Eating Disorders In Older Women
Eating Disorders In Older Women

Eating Disorders In Older Women

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Eating disorders (EDs) are usually connected with adolescent girls and young women. But, it is not unusual for eating disorders to appear in older women. Although nature and how they affect display some differences.

It is a severe condition that affects not only the way you eat. It has a vital impact on the physical and emotional health of those concerned, as well as their productivity and social relationships.

Next, we discover more about the features of this disease in older women, what are the most popular kinds of eating disorders, and what can be the warning symptoms.

How rare are eating disorders in older women?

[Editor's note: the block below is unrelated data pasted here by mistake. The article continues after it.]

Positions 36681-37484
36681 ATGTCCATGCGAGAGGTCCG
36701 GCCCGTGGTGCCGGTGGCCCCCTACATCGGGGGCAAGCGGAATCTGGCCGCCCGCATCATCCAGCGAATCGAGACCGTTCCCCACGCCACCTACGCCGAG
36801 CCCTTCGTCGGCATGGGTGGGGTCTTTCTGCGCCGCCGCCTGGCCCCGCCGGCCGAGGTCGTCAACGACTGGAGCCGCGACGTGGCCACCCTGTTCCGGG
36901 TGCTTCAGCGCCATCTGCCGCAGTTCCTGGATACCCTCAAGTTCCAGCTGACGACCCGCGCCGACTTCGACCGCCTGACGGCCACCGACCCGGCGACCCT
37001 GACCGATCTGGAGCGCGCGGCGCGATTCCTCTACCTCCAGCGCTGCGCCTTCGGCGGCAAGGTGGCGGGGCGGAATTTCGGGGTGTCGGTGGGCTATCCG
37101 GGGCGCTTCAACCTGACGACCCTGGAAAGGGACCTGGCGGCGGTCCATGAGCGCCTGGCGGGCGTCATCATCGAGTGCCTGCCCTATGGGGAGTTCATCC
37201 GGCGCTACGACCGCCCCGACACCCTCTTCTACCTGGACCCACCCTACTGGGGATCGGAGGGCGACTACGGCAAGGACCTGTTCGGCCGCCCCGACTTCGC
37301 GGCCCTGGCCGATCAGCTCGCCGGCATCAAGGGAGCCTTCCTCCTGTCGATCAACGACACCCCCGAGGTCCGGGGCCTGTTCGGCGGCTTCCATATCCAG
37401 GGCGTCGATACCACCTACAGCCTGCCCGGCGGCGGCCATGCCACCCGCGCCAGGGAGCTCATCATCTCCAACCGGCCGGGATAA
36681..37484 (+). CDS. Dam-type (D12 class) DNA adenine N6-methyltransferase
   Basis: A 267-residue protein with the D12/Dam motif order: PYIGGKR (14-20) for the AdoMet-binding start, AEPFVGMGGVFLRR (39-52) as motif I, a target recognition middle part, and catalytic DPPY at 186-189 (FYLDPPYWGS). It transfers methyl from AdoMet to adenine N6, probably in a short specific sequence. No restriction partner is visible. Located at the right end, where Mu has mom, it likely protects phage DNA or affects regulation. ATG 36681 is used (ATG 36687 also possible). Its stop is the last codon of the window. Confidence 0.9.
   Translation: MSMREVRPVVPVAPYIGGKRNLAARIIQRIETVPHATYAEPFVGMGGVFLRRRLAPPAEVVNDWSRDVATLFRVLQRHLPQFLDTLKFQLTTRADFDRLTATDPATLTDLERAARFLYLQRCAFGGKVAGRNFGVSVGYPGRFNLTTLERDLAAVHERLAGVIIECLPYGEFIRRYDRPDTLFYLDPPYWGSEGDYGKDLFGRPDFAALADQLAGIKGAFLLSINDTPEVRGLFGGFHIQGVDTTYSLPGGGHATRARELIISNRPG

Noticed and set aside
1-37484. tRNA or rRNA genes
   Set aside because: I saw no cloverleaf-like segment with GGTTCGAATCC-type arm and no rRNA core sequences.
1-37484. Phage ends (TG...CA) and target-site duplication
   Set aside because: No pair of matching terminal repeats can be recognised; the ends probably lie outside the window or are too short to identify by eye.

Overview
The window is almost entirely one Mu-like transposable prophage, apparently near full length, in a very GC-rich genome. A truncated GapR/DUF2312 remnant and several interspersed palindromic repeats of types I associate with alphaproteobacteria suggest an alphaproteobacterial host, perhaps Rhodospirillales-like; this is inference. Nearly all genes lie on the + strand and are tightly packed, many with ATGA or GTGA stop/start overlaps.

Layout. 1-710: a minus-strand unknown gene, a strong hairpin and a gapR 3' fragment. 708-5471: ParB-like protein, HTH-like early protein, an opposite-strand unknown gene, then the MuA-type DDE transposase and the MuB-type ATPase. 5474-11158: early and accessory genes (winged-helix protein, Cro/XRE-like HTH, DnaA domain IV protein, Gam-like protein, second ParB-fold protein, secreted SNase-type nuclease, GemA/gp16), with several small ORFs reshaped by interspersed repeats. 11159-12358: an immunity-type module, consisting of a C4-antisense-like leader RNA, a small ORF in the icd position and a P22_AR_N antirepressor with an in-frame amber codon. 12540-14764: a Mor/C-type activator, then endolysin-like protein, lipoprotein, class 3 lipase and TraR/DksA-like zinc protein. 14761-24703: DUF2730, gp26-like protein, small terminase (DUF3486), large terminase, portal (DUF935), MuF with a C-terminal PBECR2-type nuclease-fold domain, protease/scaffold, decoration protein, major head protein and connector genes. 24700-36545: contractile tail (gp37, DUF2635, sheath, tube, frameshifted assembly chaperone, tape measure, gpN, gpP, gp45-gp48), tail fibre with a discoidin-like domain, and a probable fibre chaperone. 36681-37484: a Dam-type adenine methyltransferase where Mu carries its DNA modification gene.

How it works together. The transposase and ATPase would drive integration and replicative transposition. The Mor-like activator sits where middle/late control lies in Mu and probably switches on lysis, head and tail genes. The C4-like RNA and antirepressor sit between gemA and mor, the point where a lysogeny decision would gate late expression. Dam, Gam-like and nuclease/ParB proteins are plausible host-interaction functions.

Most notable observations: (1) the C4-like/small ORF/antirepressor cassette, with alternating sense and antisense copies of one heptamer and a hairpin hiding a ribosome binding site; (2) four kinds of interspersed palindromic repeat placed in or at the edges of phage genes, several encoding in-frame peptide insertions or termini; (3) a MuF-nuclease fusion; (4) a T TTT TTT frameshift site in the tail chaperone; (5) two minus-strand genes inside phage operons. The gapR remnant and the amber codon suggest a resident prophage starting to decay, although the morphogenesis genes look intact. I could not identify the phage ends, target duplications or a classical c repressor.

Food-related obstacles such as bulimia, anorexia, or binge eating disorder imaginary associated with the female gender and adolescent age. However, women around the age of 60 are also susceptible to them.

And the data prove it. Community surveys conducted in Australia in 1995 and 2005 revealed that older women who reported following fasting, strict diets or preventing increased significantly within a decade.

It was also noted that in this period the practice of binge eating, fasting, and strict diets tripled and aperient behaviors multiplied by four. In data relating to Canadian women, it was discovered that between the ages of 45 and 64, they were more likely than young women to binge on food, feel guilty about eating, or worry about food.